Inside my body, an epic battle raged. A bacterial infection had invaded, and for the past three weeks, it had threatened to take over. And it had been a very near thing.
This had been the weirdest cold I’d ever experienced. I had a sore throat for only 20 minutes. I never had a stuffy head or nose. Every time I took my temperature, I never had a fever. The congestion settled into my upper chest for the duration, which caused me to cough, sometimes so hard that it triggered vomiting. When I talked, I sounded like Brenda Vaccaro.
But the absolute worst part was the battle that was waged in my head. Vertigo. The ground was like a storm-tossed sea. When I’d move, everything around me seemed to lag about a second behind. And I couldn’t think straight. I couldn’t remember things. I couldn’t concentrate. It exhausted me. It scared me. All I wanted to do was sleep.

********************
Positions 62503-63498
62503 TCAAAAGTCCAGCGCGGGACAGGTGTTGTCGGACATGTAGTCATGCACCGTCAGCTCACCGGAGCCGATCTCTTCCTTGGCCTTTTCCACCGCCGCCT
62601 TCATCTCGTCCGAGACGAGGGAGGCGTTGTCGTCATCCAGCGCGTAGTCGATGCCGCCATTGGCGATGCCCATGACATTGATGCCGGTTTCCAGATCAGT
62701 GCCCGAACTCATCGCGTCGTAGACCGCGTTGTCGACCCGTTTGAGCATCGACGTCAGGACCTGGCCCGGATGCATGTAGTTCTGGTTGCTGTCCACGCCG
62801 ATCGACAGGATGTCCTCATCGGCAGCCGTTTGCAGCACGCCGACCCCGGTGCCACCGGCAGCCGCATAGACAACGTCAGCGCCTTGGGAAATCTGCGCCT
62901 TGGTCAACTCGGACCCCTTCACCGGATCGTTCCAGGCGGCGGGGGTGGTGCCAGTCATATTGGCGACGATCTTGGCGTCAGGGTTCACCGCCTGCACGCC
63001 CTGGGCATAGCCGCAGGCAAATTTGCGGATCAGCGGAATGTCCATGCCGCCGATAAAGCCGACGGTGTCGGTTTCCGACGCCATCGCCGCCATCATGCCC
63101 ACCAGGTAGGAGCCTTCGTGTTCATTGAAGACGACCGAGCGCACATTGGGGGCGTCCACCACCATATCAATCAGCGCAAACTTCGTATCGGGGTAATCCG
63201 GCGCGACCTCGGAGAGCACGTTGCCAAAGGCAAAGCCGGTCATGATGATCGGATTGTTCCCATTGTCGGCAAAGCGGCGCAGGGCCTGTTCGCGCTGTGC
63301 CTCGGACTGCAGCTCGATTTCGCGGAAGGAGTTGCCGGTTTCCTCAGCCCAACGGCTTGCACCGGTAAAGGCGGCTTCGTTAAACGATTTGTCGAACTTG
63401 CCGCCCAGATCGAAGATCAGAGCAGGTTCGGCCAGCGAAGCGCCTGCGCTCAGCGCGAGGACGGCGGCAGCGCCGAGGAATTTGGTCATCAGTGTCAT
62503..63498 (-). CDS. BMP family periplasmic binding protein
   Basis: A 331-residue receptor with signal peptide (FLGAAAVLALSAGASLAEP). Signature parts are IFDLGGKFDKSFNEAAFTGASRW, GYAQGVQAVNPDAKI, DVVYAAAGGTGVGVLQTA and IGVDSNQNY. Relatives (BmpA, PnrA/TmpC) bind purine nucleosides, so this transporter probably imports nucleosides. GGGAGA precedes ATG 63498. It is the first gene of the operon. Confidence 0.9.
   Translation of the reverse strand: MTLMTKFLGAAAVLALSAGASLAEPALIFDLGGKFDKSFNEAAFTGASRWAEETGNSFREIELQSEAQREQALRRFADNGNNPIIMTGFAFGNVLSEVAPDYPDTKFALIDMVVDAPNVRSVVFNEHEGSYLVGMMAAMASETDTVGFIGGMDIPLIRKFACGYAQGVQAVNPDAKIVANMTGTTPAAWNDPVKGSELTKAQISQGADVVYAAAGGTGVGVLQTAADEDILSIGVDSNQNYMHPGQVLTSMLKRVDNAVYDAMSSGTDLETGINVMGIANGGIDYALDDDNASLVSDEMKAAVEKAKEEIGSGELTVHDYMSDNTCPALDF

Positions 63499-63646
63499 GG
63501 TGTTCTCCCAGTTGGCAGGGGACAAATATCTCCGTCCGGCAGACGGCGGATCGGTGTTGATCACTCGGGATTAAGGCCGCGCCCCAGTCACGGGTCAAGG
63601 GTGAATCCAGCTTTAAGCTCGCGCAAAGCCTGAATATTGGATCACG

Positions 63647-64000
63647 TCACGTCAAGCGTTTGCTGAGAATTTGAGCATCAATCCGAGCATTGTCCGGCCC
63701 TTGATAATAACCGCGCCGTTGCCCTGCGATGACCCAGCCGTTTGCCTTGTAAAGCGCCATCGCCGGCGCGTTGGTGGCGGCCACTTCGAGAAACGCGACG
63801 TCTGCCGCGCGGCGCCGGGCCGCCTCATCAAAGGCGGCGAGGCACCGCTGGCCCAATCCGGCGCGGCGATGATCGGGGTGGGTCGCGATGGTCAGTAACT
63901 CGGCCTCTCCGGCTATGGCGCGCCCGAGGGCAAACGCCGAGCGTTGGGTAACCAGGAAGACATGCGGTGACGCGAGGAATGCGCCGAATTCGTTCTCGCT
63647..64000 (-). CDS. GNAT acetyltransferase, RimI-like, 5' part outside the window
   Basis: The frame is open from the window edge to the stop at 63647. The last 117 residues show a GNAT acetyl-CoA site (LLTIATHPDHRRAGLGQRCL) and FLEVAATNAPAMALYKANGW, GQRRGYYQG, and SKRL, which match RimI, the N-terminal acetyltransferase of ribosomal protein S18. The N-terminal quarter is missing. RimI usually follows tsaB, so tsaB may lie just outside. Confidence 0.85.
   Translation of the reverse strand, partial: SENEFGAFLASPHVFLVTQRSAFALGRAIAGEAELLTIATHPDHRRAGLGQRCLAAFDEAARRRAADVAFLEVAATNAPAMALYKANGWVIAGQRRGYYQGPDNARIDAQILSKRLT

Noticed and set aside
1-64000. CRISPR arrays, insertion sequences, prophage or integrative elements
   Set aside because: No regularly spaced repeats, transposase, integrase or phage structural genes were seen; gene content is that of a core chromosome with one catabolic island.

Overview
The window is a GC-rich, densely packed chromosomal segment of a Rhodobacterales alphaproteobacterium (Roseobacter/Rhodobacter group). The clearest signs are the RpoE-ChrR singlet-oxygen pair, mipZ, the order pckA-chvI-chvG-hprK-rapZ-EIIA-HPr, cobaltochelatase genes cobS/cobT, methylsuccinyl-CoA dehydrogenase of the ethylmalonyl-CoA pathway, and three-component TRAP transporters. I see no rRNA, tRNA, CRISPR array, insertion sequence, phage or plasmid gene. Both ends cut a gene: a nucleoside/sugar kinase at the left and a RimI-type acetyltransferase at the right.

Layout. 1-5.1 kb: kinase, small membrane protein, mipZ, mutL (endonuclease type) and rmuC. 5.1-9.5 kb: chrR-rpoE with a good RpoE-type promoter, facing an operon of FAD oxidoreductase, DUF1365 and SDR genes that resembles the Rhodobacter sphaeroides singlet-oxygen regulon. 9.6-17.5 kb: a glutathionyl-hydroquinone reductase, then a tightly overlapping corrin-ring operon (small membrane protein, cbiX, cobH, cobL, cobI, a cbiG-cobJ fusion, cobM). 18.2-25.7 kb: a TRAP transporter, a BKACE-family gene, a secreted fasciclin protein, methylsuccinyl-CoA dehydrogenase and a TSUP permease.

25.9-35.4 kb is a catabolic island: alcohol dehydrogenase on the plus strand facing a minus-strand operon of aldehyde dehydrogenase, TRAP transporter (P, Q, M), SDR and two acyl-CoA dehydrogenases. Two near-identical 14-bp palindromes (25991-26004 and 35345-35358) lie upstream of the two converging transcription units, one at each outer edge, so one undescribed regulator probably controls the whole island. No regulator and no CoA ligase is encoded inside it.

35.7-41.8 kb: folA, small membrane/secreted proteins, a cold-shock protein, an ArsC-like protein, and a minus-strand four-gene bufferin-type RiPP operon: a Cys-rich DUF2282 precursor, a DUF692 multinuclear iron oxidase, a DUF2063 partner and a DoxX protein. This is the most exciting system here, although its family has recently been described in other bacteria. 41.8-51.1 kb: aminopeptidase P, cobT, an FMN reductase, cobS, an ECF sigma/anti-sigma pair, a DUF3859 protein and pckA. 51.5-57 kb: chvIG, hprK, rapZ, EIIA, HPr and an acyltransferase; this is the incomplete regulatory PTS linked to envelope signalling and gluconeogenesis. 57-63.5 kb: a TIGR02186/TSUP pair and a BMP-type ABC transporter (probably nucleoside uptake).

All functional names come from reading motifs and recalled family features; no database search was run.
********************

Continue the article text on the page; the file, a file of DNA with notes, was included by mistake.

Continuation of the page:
I started to worry that I had a brain tumor, but didn’t have the energy to do anything about it. If only I could sleep, I’d throw up a white flag and let the invading hoards take over. Whatever.
In my muzzy-headed dreams, I watched from a distance, looking down over the chaotic battlefield. They had orcs and goblins, and ringwraiths and trolls. My brave little hobbits were hard pressed to keep up. There was much growling, much bloodshed. It seemed that all was lost.
But then, at the eleventh hour, Gandalf appeared, shouting, “YOU SHALL NOT PASS!” and cast a z-pack upon the shoulders of the balrog.
The invading hoard screamed in agony. The hobbits cheered. The tide had turned and everyone knew the good guys would win. The music swelled. All hail modern medicine.
It took another long week to clear the battlefield of bodies. Even now, vultures still peck at the scattered remains. But, oh, the sunrise in the distance is a beautiful, beautiful thing to behold.